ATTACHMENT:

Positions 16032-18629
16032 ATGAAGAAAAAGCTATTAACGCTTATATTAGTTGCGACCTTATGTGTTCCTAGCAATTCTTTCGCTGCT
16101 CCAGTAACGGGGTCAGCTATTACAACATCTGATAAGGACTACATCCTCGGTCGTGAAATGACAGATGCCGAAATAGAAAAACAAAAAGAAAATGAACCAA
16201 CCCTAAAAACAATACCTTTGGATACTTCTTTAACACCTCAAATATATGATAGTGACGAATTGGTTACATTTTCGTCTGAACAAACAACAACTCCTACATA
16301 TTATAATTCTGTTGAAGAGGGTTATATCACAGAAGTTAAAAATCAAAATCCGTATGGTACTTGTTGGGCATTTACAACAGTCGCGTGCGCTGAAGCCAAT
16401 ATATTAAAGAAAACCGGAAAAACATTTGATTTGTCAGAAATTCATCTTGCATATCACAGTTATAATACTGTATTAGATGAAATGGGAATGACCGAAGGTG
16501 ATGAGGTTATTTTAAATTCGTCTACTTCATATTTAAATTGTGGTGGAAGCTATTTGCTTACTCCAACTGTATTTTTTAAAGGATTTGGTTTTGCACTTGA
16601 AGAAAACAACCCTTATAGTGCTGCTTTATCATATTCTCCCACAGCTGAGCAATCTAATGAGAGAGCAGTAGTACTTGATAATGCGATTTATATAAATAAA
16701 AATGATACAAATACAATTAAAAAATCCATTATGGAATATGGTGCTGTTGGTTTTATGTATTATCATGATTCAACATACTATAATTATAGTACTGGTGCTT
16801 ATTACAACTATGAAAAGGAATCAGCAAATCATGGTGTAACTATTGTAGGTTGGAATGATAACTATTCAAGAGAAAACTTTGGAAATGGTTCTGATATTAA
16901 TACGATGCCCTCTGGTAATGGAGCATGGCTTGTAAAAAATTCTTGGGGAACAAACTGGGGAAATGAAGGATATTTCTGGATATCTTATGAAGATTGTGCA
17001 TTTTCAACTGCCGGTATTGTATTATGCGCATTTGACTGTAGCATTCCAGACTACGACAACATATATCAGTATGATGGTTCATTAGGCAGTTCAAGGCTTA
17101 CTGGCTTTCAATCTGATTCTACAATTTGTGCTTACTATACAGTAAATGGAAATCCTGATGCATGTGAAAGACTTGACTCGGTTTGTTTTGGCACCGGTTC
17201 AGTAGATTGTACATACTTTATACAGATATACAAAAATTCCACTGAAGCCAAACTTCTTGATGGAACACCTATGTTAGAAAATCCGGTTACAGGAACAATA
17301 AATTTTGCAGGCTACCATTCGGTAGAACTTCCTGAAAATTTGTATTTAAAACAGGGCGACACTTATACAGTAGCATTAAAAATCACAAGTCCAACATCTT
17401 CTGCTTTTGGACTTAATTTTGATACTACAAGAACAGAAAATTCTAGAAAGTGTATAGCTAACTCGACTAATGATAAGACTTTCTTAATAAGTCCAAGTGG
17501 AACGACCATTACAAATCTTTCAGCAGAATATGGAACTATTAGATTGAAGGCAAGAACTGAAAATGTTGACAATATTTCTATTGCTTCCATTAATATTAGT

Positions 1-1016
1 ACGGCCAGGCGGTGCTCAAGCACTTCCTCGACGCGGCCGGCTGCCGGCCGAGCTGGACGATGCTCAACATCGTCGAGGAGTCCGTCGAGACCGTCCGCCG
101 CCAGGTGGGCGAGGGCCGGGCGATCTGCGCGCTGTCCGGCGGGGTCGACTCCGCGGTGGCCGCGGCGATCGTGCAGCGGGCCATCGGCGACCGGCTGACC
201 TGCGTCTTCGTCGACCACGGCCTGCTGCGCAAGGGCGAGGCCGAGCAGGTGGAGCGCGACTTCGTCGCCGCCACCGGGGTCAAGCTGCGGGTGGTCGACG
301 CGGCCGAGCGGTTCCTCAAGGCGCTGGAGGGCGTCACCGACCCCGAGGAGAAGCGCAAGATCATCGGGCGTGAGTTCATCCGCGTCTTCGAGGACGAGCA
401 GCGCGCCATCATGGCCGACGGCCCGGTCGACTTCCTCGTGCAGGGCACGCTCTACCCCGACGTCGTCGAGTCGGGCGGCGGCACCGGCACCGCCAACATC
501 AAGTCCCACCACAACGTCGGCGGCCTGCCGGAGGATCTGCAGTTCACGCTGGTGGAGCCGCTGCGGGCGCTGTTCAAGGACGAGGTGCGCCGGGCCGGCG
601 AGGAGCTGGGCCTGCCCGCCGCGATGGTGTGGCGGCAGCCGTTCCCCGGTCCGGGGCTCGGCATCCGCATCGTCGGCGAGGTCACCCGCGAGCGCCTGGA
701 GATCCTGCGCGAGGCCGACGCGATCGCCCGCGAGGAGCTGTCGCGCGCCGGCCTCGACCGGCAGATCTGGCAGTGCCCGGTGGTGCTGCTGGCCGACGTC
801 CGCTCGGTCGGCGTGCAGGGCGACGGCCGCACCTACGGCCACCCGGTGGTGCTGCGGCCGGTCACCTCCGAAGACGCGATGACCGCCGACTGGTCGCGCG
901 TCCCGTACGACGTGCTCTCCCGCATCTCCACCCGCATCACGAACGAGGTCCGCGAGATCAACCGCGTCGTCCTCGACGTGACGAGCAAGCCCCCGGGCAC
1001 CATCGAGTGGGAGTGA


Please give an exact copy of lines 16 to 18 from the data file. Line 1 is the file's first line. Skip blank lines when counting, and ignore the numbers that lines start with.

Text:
17401 CTGCTTTTGGACTTAATTTTGATACTACAAGAACAGAAAATTCTAGAAAGTGTATAGCTAACTCGACTAATGATAAGACTTTCTTAATAAGTCCAAGTGG
17501 AACGACCATTACAAATCTTTCAGCAGAATATGGAACTATTAGATTGAAGGCAAGAACTGAAAATGTTGACAATATTTCTATTGCTTCCATTAATATTAGT

Positions 1-1016